1) A god among the pantheon engages in activity that threatens the well-being (or even existence) of other gods and the society of the gods.

2) The opposition from the chaos-god seems insurmountable and other gods desperately seek (with great difficulty) someone who can solve the problem.

3) Finally, a less prominent or younger god steps forward and acts as a hero in battling and successfully defeating and killing the monstrous threat, re-establishing order in the universe. Often, there are two rounds in the fight, with the hero losing the first. Sometimes (as in the case of Marduk vs. Tiamat and Yahweh vs. Leviathan) the slaying of the chaos-monster coincides with the creation of the world of humans by the hero-god. In essence, the hero-god has saved the entire cosmos from reverting to chaos and now has a new status as a chief or king among the gods.

It is important to state that the gods who threaten to bring chaos to the entire cosmos are not inherently evil in these traditions, however, and they are indeed gods (which Satan is not within early Judaism and Christianity). Yet the role of the chaos-monster as opponent or adversary of the hero-god and the centrality of the battle between the two (“combat myth”) which ends in triumph for the hero are, in many respects, at the heart of Satan’s story and his function within early Jewish and Christian apocalyptic worldviews.

Perhaps the most well known case of this mythology is the Babylonian story of Marduk’s slaying of Tiamat, the chaotic sea-monster and mother of all gods, whose husband, Apsu, had plans to do away with her noisy children, the rest of the gods. (As chaotic sea-monster, Tiamat is comparable to the Israelite Leviathan or the Canaanite Yamm). Marduk then uses the corpse of Tiamat to create the world as we know it. You can read that story in the Enuma elish (When on high) online.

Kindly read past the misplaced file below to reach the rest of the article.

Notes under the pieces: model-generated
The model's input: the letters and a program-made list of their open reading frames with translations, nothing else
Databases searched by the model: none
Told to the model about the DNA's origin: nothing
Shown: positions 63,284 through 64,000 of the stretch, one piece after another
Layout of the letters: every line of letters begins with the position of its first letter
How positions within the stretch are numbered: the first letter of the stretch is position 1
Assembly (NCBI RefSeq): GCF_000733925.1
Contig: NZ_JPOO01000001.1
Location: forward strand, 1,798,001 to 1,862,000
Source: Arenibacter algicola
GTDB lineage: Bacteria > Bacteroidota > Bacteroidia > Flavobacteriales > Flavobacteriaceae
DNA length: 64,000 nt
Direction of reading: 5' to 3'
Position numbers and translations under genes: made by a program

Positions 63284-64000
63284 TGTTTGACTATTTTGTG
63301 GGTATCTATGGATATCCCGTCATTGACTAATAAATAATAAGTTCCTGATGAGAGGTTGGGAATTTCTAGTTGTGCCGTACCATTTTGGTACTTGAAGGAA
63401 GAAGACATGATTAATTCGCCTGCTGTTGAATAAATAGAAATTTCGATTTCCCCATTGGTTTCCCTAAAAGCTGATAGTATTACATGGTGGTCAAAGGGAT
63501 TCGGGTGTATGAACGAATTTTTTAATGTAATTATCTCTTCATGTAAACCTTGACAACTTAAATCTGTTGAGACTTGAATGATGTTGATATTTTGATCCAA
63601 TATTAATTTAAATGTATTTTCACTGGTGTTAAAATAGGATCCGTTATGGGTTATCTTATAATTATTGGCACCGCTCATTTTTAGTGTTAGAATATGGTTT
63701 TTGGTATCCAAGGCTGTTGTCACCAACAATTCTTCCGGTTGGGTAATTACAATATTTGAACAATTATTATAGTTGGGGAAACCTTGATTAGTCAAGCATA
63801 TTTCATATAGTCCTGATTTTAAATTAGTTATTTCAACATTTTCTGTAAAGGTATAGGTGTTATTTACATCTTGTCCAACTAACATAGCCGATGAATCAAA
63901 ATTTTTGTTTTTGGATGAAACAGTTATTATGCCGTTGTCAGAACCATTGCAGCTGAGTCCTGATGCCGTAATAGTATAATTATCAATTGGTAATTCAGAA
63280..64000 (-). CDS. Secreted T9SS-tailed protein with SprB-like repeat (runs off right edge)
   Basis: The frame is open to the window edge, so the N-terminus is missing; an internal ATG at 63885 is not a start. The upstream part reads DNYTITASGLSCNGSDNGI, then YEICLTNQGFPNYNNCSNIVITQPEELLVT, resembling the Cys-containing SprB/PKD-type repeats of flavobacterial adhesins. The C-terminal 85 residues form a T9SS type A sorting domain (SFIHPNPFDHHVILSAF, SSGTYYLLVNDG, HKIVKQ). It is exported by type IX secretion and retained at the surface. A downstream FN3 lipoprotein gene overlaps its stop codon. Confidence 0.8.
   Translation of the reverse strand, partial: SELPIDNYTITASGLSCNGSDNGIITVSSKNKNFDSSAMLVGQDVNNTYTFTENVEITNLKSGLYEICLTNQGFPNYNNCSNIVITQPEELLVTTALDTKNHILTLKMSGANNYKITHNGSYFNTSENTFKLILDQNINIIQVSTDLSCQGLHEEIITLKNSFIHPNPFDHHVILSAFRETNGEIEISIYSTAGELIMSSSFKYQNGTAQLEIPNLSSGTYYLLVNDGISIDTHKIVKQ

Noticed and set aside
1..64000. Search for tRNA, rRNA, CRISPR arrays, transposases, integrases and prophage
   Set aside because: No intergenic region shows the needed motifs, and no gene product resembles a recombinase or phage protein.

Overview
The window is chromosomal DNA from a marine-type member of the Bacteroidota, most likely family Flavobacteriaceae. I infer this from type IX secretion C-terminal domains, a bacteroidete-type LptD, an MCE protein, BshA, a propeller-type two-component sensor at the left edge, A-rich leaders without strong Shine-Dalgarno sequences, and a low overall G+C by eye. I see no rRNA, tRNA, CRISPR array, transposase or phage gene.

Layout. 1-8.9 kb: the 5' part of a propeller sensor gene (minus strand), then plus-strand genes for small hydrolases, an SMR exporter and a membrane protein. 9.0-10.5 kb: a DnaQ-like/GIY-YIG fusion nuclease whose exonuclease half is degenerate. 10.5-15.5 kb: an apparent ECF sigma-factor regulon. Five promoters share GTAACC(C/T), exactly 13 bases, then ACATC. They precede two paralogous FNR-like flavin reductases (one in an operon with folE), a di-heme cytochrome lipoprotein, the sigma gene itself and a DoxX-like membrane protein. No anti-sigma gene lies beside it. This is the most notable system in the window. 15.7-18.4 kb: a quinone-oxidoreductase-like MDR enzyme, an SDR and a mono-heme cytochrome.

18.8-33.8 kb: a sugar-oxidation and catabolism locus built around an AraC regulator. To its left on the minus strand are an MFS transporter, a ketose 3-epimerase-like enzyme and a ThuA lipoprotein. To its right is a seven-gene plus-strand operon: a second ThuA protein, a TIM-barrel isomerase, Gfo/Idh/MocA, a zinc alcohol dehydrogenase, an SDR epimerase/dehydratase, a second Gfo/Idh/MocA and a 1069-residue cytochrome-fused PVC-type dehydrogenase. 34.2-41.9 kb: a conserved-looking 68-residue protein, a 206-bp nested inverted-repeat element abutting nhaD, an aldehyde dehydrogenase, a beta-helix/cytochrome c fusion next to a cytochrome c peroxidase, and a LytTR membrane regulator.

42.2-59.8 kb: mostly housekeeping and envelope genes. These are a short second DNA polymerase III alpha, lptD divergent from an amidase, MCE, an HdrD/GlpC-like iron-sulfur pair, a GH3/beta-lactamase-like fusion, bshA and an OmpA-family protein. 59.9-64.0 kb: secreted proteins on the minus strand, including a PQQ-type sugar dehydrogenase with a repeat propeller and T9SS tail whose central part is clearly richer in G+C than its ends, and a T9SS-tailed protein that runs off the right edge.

The other story I want to briefly cite here, a poetic myth dating back to the second millenium BCE, is also intriguing with regard to the chaos-god as a jealous rebel against the current head of the gods. This is the story of the frightful, monstrous bird Anzu (also Zu), who brings chaos in the world of the gods by stealing the tablet of destinies — the record of all the plans of the gods and locus of power — away from Ellil (also spelled Enlil), the father of the gods (see photo below). What better time to rebel than when Ellil’s taking a shower. The problem begins like this:

“Ellil appointed him (Anzu) to the entrance of the chamber which he had perfected.
He would bathe in holy water in his presence.
His eyes would gaze at the trappings of Ellil-power:
His lordly crown, his robe of divinity,
The Tablet of Destinies in his hands, Anzu gazed,
And gazed at Duranki’s god (i.e. Ellil), father of the gods,
And fixed his purpose, to usurp the Ellil-power.
Anzu often gazed at Duranki’s god, father of the gods,
And fixed his purpose to usurp the Ellil-power.
‘I shall take the gods’ Tablet of Destinies for myself
And control the orders for all the gods,
And shall possess the throne and be master of the rites!
I shall direct every one of the Igigi (category of gods)!’
He plotted opposition in his heart
And at the chamber’s entrance from which he often gazed,
he waited for the start of the day.
While Ellil was bathing in the holy water,
Stripped and with his crown laid down on the throne,
He gained the Tablet of Destinies for himself,
Took away the Ellil-power. Rites were abandoned,
Anzu flew off and went into hiding.
Radiance faded (?), silence reigned,
Father Ellil, their counsellor, was dumbstruck,
For he (Anzu) had stripped the chamber of its radiance.
The gods of the land searched high and low for a solution.”
Standard Babylonian version, tablet 1, iii, first millenium BCE; Stephanie Dalley, trans., Myths from Mesopotamia: Creation, the Flood, Gilgamesh, and Others (Oxford: OUP, 2000), pp. 206-207.

The abandonment of rites in honour of the gods, the silence, and the dumbstruck state of Ellil (as well as other passages which indicate that Anzu’s action has halted water for agriculture) are symbolic of the utter chaos that ensues in the cosmos as a result of Anzu stealing the tablet of destinies, the power of Ellil. After interviewing several divine candidates to fight Anzu, all of which are not up to the seemingly impossible task, young Ninurta (or Ningirsu in some versions) is put forward for the job, and is instructed by his mother, Belet-ili:

“Seize him by the throat: conquer Anzu,
And let the winds bring his feathers as good news to Ekur, to your father Ellil’s house. Rush and inundate the mountain pastures
And slit the throat of wicked Anzu. . .